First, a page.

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BP reports full-year net loss of $5.7 billion after ‘brutal’ year

A BP company logo is displayed on a fuel pump on the forecourt of a gas station operated by BP Plc in London, U.K.

Chris Ratcliffe | Bloomberg | Getty Images

LONDON — Energy giant BP on Tuesday reported a weaker-than-expected full-year net loss, following a tumultuous 12-months in which the global oil and gas industry faced a torrent of bad news.

The U.K.-based oil and gas company posted a full-year underlying replacement cost loss, used as a proxy for net profit/loss, of $5.7 billion. That compared with a net profit of $10 billion for the 2019 fiscal year.

Analysts polled by Refinitiv had expected a full-year net loss of $4.8 billion.

BP also posted fourth-quarter net profit of $115 million, missing analyst expectations of $285.5 million.

The firm’s results come as energy companies attempt to prove to investors that they have gained a more stable footing on stronger commodity prices.

The oil and gas industry was sent into a tailspin last year, as the coronavirus pandemic coincided with a historic demand shock, falling commodity prices, evaporating profits, unprecedented write downs and tens of thousands of job cuts. It will likely become known as the worst year in the history of oil markets, the head of the International Energy Agency has previously said.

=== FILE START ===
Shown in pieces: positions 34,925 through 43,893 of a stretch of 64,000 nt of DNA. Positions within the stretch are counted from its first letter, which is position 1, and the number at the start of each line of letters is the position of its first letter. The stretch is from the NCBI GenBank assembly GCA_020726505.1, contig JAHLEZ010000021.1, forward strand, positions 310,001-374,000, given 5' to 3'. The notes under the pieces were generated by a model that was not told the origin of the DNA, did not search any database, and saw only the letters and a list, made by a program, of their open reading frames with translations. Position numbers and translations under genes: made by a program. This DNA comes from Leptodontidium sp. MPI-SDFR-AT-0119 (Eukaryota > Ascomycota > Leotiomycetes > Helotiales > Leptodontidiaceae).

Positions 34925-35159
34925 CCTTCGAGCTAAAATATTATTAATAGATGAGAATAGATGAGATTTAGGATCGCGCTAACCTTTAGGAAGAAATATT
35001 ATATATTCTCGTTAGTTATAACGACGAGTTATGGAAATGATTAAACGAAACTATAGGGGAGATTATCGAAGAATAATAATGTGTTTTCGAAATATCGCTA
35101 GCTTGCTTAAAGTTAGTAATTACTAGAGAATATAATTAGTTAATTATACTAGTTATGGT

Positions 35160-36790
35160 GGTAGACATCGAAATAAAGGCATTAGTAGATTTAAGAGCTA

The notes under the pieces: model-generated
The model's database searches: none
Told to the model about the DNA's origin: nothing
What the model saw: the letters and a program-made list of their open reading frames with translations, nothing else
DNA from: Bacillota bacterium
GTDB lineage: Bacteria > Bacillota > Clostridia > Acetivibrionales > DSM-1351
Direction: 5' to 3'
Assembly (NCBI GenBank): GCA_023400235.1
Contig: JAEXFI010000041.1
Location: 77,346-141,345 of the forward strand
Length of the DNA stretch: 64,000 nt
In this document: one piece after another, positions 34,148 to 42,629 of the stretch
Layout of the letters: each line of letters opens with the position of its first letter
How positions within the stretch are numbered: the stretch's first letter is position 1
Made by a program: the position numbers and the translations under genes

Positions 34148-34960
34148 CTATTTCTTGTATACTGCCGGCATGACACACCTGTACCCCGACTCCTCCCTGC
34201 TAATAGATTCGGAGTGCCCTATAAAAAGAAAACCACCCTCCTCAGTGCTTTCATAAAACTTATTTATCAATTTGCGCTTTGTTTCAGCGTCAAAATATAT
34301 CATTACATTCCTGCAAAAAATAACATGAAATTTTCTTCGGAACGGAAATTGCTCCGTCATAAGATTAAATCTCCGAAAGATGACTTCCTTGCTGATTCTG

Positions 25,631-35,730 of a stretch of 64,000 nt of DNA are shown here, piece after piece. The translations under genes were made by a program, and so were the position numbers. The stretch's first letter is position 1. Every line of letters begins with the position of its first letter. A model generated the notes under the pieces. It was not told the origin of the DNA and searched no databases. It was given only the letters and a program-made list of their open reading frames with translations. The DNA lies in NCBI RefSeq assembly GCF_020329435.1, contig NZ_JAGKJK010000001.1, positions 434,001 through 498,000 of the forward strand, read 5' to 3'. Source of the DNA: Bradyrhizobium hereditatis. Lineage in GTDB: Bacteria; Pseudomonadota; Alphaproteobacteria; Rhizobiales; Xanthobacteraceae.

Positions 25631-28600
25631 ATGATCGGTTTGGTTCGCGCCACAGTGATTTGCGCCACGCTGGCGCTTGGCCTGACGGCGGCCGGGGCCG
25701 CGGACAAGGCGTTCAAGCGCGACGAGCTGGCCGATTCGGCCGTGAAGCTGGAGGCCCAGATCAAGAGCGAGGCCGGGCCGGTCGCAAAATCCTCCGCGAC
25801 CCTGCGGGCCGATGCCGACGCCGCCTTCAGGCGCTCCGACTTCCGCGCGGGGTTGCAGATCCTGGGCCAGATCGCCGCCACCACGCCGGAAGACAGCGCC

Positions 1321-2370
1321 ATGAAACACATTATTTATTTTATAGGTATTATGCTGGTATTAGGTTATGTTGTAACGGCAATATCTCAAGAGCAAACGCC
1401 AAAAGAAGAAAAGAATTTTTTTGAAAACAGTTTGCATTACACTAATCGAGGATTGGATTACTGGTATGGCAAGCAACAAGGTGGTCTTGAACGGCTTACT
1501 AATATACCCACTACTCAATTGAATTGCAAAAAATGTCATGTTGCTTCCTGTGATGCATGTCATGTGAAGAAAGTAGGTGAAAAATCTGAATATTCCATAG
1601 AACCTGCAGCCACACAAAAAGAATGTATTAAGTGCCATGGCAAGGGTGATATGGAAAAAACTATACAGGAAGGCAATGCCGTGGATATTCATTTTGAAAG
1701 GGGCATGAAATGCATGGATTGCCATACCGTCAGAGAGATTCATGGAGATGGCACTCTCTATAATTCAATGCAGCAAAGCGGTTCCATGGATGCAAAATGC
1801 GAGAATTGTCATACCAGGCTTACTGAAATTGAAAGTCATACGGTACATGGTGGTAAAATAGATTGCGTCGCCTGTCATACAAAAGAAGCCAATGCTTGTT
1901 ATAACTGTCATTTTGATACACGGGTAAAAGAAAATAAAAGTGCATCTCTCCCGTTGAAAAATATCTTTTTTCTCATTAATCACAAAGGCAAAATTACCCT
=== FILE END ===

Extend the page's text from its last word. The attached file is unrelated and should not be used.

The world’s largest oil and gas companies are now seeking to put it behind them, pointing instead to the prospect of an economic rebound in 2021 and hopes for a fuel demand recovery in the coming months.

Shares of BP are up more than 6% year-to-date, having tanked almost 46% last year.

Oil prices

International benchmark Brent crude futures traded at $56.94 a barrel on Tuesday morning, up over 1%, while U.S. West Texas Intermediate crude futures stood at $54.17, around 1.2% higher.

Oil prices have steadily improved since the start of the year, supported by ongoing production cuts and the mass rollout of Covid vaccines.

However, major forecasters, including the IEA and OPEC, have warned the 2021 outlook for the oil market is still clouded by pandemic fears.

An upsurge in coronavirus cases in recent weeks has led to renewed lockdown measures and travel restrictions in some countries.


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